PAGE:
Wednesday, March 3, 2010

Make that a double

Tonight, the mythical toddler that asks to be put to bed prior to bedtime visited our house. Dubious and somewhat half-heartedly, I brought the strange creature upstairs and went through the pre-bedtime motions, kissed her goodnight and proceeded back downstairs to conclude the evening rituals. Fully anticipating an impish voice to announce over the baby monitor that she was "All Done Sleepin'!", I hedged my bets and ensured that her twin wasn't stealthily creeping up the stairs to "play" (aka "Wake UP Sister!"). Ten minutes passed and the monitor glowed dutifully along with the lullaby CD, but no other sounds came from the room.

Now what? My other daughter napped on the way home and besides, it wouldn't be fair to put her within screaming distance of her sister. For almost three years, these two beings have bombarded our household (in duplicate) with screams, squeals, laughter and tears and it's an unfamiliar sensation when a single child holds my full attention.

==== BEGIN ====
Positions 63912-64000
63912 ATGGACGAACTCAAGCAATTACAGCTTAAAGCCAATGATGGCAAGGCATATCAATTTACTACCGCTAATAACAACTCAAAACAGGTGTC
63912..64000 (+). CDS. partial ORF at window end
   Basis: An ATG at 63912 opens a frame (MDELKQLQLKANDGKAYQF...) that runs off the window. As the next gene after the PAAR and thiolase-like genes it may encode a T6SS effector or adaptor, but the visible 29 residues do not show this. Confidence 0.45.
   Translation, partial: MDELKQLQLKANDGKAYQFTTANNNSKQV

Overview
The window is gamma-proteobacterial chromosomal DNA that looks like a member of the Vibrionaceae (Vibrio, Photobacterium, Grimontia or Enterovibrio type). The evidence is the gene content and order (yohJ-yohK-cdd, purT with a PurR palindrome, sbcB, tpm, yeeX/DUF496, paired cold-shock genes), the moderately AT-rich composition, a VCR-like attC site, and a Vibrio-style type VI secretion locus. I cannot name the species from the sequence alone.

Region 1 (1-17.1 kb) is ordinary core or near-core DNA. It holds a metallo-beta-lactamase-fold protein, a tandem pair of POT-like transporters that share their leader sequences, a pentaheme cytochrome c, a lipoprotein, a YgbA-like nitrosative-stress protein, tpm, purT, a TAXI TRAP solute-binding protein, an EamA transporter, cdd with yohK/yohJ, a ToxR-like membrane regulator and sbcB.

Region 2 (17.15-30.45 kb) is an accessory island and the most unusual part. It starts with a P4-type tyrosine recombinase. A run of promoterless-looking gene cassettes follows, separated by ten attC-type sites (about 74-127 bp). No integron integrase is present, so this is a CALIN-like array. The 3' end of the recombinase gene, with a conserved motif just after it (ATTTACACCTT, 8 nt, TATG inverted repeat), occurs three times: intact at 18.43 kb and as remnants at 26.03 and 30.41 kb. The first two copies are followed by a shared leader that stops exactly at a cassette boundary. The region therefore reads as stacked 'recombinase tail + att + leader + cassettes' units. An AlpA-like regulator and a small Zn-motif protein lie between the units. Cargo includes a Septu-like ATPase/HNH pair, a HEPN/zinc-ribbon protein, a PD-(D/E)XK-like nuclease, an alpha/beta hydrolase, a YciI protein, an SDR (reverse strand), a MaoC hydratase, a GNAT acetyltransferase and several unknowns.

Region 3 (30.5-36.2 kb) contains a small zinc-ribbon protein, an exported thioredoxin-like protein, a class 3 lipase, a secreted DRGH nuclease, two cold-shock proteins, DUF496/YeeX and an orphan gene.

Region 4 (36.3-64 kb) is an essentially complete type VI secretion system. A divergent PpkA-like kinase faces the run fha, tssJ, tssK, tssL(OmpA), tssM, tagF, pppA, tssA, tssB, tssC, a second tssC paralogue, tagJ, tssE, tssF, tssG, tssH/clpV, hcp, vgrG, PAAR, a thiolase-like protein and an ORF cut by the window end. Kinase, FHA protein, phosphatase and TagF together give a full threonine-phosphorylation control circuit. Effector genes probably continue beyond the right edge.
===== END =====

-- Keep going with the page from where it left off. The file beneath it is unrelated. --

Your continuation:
I find myself cradling Jaeda lovingly in my arms as she munches on an apple and imagines the shapes it takes after each bite - a pineapple, a muffin, a lollipop, a....zebra? We chat about everything and nothing at all as she relishes having me all to herself, and vice versa. Guilt restricts me from this parental luxury. Even though my husband and I attempt to spend one-on-one time with each twin, it's rarely the mundane everyday lounge-around-the-house time.

Bedtime arrives and we clomp noisily up the stairs ("shhh, sister is sleeping", I remind her for the umpteenth time) for a bath. As I sit next to her attempting to focus on my book, I watch her solitary play as she brushes baby ducky's teeth (?) and it occurs to me why couples decide to have a second child - a strange realization for me because I never had that option; never had to contemplate giving my only child a sibling. That was pre-determined for me by fate.

As I place the covers over Jaeda and check on slumbering Tristyn, balance is restored in our twin household and all feels right again - they will wake in the morning as they always do, chatting to each other like bosom buddies, or barking at each other like bitter enemies.

"The universe balances its books"
-The Girl With No Shadow, Joanne Harris